The misadventures of Katniss Everdeen continue in the third instalment of The Hunger Games saga, which has now taken a cue from Twilight and split into a two-part finale. But has the preference for a box-office yield subjected the film to be an overdrawn affair with an extended-for-the-sake-of-it storyline? Well, let’s see if Katniss hits her mark this time around.
The Story: Mockingjay Part 1 continues with the events of Catching Fire with Katniss recovering after her rescue from the Quarter Quell. She awakes to find herself in a subterranean complex in District 13, where she soon discovers that her home of District 12 has been reduced to rubble by orders of President Snow. With the fate of Panem threatened by rebellion sparked by her defiance in the Hunger Games, Katniss soon discovers that she has become a vital pawn in a high stakes political revolution, which threatens to overthrow the Capitol. Things get more complicated when her trusted friend Peeta Mellark resurfaces, seemingly as a brainwashed captive of the Capitol.
What Worked: The political intrigue the Mockingjay story weaves, moving the characters away from the setting of the Hunger Games into a bigger and more important landscape. It delivers a pretty engaging dramatic feel, one where the audience is drawn into the predicament Katniss finds herself, even more so as her acts of defiance not only sparks a rebellion but also causes catastrophic events at the hands of President Snow.
What Didn’t: The story is more political than action oriented, which does make the film seem longer than necessary. In the two previous Hunger Games films, there was an equal balance between drama and action but Mockingjay tosses most of the action-oriented scenes for propaganda vignettes instead.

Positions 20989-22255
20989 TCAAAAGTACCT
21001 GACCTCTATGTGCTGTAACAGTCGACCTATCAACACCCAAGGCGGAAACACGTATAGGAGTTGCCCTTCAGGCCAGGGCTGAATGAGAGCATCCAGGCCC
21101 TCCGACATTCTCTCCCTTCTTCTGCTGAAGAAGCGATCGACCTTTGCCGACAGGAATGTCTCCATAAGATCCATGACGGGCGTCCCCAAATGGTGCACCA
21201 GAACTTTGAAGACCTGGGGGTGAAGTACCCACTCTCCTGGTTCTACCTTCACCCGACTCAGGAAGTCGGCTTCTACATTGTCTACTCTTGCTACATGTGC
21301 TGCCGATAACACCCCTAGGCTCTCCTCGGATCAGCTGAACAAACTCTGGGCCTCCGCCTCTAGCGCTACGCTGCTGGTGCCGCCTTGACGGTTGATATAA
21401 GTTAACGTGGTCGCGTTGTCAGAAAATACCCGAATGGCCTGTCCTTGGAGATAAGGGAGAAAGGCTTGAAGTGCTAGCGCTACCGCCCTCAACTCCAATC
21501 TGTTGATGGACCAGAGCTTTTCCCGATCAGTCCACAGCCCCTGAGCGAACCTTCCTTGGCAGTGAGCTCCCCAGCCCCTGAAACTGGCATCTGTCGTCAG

Plus Points: The deeper, darker tone and the high stakes politically-charged drama the film delivers.
Minus Points: Mockingjay feels longer than it should be and just a overly drawn out. And despite the notion that it’s a deeper more dramatic feel the filmmakers are going for, it does make this first instalment to the finale come off as the most boring in the series.
Conclusion: We’re not quite sure if Mockingjay needed to be divided into two parts. Yes, we can see the relevance of having an all-encompassing storyline that covers all bases, which also offers each character to develop for what we hope is an epic finale. Now, whether or not that was necessary will remain to be seen but let’s just hope that Mockingjay Part 1 was just a slow build that eventually caps off a truly epic finale to The Hunger Games series.